Hospitals are facing a monumental problem: How to ascertain whether 10,000 to 15,000 devices will be compliant on January 1, 2000.
Of course, hospital managers must know which are compliant before January 1, in order to avoid liability. Last-minute investigations and repairs will be too risky for managers and patients.
Systems are dependent on systems, which in turn are dependent on other systems. This is a systemic problem.
This is from the PITTSBURGH BUSINESS TIMES (April 27).
* * * * * * * *
"There are potentially 10,000 to 15,000 medical devices that could be affected," said John Grimm, vice president of information services for the Hospital Council of Western Pennsylvania.
Magnetic resonance imaging machines, CAT scan equipment or high-tech patient monitoring devices all have potential problems due to the coming of the year 2000. These devices contain what are known as "embedded chips" -- computer chips that control certain aspects of the machine's operation, and which may be subject to the Y2K bug.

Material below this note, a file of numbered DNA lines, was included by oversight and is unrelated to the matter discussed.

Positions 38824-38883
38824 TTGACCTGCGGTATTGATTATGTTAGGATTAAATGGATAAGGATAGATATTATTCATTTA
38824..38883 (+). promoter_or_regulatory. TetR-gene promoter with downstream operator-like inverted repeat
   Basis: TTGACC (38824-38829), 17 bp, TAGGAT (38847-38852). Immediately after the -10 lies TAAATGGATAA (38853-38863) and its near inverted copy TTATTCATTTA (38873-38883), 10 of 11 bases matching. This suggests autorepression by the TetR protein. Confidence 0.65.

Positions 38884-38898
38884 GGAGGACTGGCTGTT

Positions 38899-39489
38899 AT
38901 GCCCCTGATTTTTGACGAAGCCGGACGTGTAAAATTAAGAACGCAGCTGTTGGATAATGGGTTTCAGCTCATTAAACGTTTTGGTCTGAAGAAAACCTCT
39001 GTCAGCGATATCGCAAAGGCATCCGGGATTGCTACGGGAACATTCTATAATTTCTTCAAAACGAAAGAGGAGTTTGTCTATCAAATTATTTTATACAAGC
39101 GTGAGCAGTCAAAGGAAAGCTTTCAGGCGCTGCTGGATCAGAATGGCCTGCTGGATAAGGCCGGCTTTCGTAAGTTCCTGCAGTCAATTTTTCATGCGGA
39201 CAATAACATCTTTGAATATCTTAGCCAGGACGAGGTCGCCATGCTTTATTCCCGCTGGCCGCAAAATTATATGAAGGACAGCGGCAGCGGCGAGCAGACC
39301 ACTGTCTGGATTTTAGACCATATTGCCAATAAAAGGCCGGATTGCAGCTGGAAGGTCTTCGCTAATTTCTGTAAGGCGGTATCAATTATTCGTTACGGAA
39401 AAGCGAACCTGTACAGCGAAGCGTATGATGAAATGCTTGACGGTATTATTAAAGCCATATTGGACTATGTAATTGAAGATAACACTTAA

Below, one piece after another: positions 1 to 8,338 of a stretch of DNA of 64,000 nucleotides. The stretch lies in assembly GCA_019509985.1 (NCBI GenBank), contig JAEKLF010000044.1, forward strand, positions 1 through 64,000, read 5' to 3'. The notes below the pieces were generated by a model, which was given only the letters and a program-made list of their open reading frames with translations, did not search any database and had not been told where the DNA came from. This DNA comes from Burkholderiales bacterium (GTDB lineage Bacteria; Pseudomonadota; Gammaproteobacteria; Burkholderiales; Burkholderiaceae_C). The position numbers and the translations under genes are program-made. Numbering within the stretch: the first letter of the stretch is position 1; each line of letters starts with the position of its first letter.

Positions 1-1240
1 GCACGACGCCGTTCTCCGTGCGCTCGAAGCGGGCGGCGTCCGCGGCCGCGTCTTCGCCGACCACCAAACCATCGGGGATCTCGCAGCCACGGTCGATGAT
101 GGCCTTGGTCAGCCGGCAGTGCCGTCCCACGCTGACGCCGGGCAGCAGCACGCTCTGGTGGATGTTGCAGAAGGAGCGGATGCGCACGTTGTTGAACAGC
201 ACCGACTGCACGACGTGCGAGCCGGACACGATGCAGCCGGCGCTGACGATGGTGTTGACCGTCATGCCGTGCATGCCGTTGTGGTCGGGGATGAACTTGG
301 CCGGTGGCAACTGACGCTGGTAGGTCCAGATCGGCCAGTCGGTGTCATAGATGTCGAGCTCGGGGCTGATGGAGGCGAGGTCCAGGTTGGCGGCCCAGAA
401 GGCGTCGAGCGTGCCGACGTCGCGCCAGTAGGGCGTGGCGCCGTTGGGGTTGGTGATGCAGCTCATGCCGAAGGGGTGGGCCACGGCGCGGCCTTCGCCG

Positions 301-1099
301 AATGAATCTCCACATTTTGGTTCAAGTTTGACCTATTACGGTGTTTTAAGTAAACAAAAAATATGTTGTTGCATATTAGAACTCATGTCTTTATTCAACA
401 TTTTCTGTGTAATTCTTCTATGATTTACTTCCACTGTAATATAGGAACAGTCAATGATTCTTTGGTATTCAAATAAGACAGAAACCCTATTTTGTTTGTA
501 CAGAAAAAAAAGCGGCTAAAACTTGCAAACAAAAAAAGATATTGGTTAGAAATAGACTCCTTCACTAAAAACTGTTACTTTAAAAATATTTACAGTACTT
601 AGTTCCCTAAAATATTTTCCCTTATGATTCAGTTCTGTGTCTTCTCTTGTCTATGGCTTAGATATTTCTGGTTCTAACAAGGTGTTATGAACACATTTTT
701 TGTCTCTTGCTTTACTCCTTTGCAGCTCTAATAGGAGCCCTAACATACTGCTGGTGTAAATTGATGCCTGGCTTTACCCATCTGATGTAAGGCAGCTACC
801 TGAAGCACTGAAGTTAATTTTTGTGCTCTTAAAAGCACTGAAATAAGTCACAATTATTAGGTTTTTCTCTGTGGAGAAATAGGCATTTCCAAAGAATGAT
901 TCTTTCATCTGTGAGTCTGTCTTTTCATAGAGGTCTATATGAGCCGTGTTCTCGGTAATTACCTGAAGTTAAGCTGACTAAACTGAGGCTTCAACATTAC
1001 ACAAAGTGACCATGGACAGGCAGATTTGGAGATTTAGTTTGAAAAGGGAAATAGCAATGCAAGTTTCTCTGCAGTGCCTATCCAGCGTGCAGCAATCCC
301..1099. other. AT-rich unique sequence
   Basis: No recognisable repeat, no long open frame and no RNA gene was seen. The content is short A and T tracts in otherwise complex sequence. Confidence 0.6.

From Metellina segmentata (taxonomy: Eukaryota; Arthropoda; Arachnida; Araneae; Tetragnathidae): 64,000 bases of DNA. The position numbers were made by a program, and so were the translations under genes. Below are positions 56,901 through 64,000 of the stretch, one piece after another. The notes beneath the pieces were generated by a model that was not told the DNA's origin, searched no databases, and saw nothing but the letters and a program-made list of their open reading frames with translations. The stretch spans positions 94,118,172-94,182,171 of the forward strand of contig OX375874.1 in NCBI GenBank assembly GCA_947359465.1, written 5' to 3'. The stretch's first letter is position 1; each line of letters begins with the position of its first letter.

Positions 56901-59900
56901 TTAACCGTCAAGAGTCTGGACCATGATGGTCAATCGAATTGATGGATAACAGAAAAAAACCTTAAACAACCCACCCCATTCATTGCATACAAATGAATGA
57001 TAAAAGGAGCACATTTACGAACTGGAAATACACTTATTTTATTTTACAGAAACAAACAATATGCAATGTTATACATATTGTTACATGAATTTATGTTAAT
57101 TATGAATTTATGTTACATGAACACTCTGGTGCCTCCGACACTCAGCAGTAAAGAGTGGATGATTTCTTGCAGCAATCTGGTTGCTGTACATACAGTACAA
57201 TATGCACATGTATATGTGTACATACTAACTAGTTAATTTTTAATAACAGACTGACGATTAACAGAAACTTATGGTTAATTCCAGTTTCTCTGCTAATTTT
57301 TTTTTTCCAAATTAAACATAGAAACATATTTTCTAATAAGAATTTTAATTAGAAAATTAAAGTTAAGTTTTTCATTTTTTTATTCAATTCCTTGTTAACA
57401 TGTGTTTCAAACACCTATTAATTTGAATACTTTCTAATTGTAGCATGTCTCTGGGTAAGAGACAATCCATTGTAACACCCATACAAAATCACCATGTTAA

"The problem is you don't know which ones will be affected and which ones won't. It's imperative to work closely" with the manufacturers, he said.
The consequences of having noncompliant chips could range from business simply being conducted as usual to a total shutdown. That would be a problem in the case of a pacemaker, for example, but tests show that such devices generally should continue working after the clock hits Jan. 1, 2000. . . .
Inaccurate documentation can lead to big problems for hospitals when they bill the federal government, through Medicare or Medicaid, or commercial insurers for services. . . .
One of biggest issues is that many "vendors are noncommittal on their Year 2000 guarantee. Of 400 letters we sent, about 10 said, `Yes, our software is Year 2000 compliant.' The rest said, `We've made every reasonable effort to ensure Year 2000 compliance but it's up to you'" to test it and make sure.